“Shouts of ‘No photos’ greeted our arrival at the principal burning ghat of the city, Jalasayin. From my vantage point in the boat, I could see the bodies waiting to be cremated, wrapped in the most colourful sheets. Relatives were fussing around the grieving family members as the funeral pyre was being built a few metres away.”

 

As the fiery ball of the sun began to rise over the eastern bank of the Ganges on our left-hand side, the lighted candles on banana leaves, offered in prayer to the gods, started to float past our boat. The oars lapped gently in the water as the high stepped bank, on our right hand side, gradually became a hive of industry. Woman’s saris, individually vivid as they were picked out by the sun’s earliest rays, were being readied for washing; men stood almost naked lathering themselves with soap; goats lay watching events unfold; religious rituals commenced; ablutions began; prayers were being said and people immersed themselves and each other in the Holy River, as smoke drifted across from a nearby cremation. The day had begun on the ghats at Varanasi.

 

A dawn boat ride on the Ganges is the highlight of any trip to Varanasi, also known as Banaras or Benares. Situated in the state of Uttar Pradesh, Varanasi is a sacred centre of Jainism, Sikhism, and Buddhism. However, for over 2,000 years it has been the religious capital of Hinduism more revered and sacred than all the other places of pilgrimage put together. Varanasi is known to devout Hindus as Kashi, the Luminous or the City of Light, one of the oldest living cities in the world.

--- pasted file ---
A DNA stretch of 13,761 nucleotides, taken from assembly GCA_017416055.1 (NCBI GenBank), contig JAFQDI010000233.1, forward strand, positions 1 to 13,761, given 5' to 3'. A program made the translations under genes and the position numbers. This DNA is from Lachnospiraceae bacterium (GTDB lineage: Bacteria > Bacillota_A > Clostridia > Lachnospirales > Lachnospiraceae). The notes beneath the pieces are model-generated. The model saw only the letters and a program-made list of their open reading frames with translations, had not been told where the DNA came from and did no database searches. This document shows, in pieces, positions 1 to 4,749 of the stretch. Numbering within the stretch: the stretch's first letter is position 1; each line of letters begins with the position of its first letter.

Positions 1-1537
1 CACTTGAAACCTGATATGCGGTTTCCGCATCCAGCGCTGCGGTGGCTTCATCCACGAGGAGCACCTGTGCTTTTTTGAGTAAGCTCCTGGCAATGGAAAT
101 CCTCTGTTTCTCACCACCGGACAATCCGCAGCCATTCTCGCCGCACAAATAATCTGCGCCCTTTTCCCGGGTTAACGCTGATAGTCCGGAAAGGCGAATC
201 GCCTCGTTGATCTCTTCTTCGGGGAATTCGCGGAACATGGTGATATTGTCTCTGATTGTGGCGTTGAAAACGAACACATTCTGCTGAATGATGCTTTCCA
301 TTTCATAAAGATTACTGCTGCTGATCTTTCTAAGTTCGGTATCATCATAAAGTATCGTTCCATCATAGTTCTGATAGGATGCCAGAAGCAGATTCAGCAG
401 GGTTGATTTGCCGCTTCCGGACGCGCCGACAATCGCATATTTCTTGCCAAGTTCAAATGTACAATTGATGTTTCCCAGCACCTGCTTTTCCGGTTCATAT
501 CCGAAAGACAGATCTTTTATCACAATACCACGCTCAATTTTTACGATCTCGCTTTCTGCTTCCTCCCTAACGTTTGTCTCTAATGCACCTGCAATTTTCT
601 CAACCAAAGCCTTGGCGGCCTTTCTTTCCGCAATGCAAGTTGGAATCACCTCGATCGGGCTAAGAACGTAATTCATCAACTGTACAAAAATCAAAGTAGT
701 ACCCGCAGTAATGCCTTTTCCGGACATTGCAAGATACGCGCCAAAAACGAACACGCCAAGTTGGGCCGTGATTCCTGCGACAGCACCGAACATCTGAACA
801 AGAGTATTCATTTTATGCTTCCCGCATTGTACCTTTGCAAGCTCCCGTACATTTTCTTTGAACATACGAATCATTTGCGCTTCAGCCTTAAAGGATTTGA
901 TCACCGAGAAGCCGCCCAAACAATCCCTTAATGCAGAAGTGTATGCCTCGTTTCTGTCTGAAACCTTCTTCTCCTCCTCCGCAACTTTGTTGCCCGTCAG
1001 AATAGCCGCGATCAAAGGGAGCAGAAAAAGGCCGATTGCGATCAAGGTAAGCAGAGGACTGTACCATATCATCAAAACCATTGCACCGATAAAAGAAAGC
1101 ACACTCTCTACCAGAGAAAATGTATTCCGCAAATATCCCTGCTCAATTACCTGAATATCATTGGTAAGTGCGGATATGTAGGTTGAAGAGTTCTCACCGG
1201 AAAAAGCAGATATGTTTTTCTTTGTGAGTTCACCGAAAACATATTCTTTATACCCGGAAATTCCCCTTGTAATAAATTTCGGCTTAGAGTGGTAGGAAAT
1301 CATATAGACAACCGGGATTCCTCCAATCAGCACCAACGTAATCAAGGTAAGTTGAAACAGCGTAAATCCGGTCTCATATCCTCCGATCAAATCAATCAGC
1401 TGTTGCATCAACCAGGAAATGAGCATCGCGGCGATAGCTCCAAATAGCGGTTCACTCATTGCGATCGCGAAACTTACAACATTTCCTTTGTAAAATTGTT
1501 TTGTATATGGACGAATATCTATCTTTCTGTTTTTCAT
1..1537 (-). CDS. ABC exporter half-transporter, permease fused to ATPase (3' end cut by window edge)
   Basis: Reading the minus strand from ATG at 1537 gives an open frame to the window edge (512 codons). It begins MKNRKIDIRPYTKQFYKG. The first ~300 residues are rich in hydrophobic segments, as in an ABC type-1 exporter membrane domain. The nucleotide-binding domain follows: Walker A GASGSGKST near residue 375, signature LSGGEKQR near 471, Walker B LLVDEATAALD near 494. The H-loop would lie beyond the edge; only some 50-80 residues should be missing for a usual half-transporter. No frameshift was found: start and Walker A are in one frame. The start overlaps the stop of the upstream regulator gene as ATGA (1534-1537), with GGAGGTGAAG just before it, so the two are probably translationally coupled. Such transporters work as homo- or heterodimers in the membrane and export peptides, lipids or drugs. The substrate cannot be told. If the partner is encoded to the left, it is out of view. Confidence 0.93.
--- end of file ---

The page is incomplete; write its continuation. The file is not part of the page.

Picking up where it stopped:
Half an hour earlier, I had arrived at Dasasvamedha Ghat to find an oarsman for my boat ride. From the throng of potential rowers, I had decided to try Sandeep, whose salesman’s patter: “ I am a strong boy who will get you where you want to go, ” had made me laugh.

 

Heading upstream, we first passed the Munshi Ghat, where the city’s Muslim population, roughly one-third of the total, comes to bathe even though the river has no religious significance for them. Dhobi wallahs or professional washermen then began to appear, standing in the water up to their knees in a long line, washing clothes and then slamming them repeatedly on large flat stones with such great force, that you hear the sound echoing across the water, almost before seeing the washermen themselves. Large areas of the bank were even now, covered with their laundry, drying already in the warm glow of early morning. There is religious merit in having your clothes washed here and the Brahmins, the highest of the sects in Hindu society, have their own washermen to avoid caste pollution. Just as we approached Harischandra ghat, the most sacred smashan or cremation area, I noticed two white bundles float past us. “ What were those? ” I asked Sandeep. “ They are children sir; we do not burn children. ” I also found out that people, who have died of a high fever, in the past it used to be smallpox, are not cremated but are just thrown into the river, in deference to Sitala the goddess of smallpox.

 

We stopped a moment to watch a group of women washing their saris in the water and then rinsing them with the utmost care. One woman was cleaning her son, scrubbing him roughly, washing his hair and then rinsing it with Ganges water poured out of a kettle. Next door was a man’s ghat, where a fully-clothed man was standing with a beaker in his hand at waist height, letting some water fall from it gently whilst reciting a prayer. Next to him a large bearded man with a potbelly held a bowl over his head and poured the water from it silently and yet quite majestically over himself.